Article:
The mission of the centre is to 1) Promote, facilitate, and stimulate multidisciplinary scientific research in collaboration with northerners; 2) Disseminate information about ongoing research; 3) Offer a place to gather and share knowledge between the local and scientific communities; 4) Offer accommodation, laboratory space, and greenhouse space to researchers; 5) Offer coordination and logistical support for research in remote areas.
The Whapmagoostui-Kuujjuarapik research station is the CEN's flagship station and plays a central part of the CEN's Qaujisarvik network which comprises nine research stations spanning the eastern Canadian Subarctic and Arctic regions. This station began its operations in the 1970s, with diverse research projects on past and present environments.
In 2010, major upgrades to the station were undertaken thanks to a grant from the AANDC (Arctic Research Infrastructure Fund- ARIF), consisting of the construction of this state-of-art Community Science Centre to serve the needs of the circumpolar science community for research planning, information exchange, national research workshops and coordination of field operations, and the local communities for information exchange, identification of northern research needs, science training of northerners, exchange of traditional knowledge, and outreach activities.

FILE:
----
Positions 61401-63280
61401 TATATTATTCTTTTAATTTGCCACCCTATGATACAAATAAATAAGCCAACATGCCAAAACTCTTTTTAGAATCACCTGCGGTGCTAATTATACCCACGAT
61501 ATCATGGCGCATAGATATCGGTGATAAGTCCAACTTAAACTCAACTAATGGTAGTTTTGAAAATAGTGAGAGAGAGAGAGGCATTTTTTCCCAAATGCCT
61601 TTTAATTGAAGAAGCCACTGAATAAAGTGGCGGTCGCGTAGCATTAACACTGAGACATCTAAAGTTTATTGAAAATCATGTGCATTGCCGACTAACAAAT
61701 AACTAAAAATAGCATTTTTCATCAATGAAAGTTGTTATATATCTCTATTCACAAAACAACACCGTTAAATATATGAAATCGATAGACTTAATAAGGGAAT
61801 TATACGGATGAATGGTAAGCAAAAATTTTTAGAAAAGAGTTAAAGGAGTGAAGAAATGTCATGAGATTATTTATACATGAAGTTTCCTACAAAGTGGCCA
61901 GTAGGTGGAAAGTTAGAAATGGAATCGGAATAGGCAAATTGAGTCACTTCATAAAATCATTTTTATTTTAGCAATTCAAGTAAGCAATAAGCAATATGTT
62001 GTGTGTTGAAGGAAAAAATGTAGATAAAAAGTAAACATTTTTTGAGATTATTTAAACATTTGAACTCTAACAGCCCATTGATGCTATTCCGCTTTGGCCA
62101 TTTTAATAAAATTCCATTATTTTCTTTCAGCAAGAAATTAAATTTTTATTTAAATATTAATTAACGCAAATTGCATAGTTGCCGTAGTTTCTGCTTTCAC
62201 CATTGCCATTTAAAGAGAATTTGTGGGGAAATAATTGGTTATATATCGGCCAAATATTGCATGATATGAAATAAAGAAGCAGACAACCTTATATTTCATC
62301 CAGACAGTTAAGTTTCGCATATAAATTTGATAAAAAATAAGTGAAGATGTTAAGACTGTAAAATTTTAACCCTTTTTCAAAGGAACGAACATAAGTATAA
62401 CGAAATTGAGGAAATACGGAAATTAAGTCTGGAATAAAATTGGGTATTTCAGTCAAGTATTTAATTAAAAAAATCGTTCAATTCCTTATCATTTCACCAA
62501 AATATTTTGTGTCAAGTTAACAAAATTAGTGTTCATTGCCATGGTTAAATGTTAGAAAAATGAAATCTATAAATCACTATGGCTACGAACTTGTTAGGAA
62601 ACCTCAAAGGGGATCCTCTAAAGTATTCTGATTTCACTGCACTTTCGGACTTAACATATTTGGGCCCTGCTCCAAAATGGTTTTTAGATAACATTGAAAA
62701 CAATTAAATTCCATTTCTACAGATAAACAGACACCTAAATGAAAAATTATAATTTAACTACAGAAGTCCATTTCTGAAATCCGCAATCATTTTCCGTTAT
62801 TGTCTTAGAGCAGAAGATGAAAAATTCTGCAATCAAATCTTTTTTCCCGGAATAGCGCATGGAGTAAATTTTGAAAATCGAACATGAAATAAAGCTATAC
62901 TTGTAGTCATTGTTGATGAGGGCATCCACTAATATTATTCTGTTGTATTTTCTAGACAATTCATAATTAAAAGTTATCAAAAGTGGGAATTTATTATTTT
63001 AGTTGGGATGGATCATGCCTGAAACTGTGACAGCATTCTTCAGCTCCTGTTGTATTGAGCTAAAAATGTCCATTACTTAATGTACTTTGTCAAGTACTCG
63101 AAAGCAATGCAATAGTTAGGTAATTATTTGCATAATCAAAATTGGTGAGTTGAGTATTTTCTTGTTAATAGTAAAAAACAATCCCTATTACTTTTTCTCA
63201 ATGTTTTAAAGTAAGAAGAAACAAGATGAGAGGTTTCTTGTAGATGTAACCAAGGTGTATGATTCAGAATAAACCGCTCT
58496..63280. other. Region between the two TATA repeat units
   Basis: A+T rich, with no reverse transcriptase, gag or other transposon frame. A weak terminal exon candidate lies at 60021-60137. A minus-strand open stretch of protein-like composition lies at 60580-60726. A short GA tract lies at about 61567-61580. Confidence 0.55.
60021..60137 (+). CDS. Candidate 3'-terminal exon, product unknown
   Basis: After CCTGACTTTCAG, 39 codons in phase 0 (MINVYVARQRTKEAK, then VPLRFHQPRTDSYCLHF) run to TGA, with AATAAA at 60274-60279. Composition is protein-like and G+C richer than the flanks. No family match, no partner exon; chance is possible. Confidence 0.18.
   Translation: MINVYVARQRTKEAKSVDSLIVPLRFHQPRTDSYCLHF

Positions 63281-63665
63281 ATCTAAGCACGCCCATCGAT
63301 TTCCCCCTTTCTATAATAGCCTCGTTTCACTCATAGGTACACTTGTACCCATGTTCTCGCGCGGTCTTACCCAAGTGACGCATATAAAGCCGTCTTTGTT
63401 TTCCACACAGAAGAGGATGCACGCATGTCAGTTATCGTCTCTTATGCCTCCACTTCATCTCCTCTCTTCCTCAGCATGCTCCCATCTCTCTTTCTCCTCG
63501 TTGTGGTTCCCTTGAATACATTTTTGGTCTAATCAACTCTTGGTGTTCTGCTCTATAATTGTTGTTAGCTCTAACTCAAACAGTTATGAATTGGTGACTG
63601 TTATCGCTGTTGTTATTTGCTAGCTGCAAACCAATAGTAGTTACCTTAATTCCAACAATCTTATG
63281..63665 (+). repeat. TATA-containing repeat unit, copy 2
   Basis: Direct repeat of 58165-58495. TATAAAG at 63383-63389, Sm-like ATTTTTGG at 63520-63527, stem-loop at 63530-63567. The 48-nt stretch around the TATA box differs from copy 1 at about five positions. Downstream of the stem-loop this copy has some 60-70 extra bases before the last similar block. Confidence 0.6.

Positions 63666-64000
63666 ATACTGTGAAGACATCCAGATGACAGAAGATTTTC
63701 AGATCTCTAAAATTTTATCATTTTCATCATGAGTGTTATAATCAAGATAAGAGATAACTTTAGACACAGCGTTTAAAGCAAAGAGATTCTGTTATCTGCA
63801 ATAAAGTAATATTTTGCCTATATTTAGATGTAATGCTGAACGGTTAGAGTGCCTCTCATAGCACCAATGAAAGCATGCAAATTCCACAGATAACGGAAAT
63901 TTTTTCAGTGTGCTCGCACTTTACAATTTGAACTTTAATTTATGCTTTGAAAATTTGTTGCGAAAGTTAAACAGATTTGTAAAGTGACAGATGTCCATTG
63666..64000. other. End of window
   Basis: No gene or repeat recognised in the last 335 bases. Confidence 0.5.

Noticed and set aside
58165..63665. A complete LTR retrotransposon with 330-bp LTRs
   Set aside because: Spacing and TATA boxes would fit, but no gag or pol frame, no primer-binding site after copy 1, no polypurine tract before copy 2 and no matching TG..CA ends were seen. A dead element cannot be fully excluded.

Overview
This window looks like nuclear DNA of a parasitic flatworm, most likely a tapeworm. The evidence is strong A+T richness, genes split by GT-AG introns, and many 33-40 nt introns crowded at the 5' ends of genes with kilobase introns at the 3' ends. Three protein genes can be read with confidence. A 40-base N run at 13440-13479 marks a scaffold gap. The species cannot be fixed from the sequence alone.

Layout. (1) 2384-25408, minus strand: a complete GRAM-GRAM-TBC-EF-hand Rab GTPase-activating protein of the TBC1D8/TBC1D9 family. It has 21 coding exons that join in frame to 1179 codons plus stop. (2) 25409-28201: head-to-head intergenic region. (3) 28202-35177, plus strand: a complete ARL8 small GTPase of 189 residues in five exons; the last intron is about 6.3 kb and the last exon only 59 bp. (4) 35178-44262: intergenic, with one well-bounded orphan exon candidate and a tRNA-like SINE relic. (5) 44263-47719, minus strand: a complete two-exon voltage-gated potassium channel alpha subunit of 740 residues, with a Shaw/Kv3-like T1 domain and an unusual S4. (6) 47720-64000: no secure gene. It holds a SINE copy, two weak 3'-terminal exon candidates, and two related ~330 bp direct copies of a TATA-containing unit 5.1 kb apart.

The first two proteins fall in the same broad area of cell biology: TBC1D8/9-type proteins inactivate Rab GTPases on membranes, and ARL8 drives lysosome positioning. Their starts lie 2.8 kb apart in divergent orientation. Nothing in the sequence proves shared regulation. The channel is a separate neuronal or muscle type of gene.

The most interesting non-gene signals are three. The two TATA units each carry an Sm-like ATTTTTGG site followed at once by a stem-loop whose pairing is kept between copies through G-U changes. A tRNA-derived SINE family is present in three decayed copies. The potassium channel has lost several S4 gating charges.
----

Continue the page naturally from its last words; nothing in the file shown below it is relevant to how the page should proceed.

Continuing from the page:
The CEN Whapmagoostui-Kuujjuarapik Community Science Centre was officially opened on June 14, 2012. This new building has a permanent display-outreach-teaching component and a conference room seating 50 people, equipped with state-of-the-art audio-visual and internet support.
The Whapmagoostui-Kuujjuarapik Research Complex is composed of seven buildings, including the new CEN Community Science Centre.
The station can accommodate up to 34 people at any given time. Students are lodged in dormitories and researchers in more private quarters. There is a greenhouse (built in 2011), a kitchen (with a cook from May to August), two garages with storage space, access to land vehicles and boats, as well as other field equipment. The CEN manager lives on-site year-round.
There is local access to a wide array of ecosystems and geosystems, including Hudson Bay, the Great Whale River, lakes, ponds, wetlands, sand dune complexes, forest-tundra, and discontinuous permafrost. Current projects include work on biodiversity and dynamics of northern aquatic ecosystems; impacts of melting permafrost in the context of global warming; wetlands paleoecology; restoration of vegetation in degraded sites, and research on mercury dynamics (air, precipitation, snow).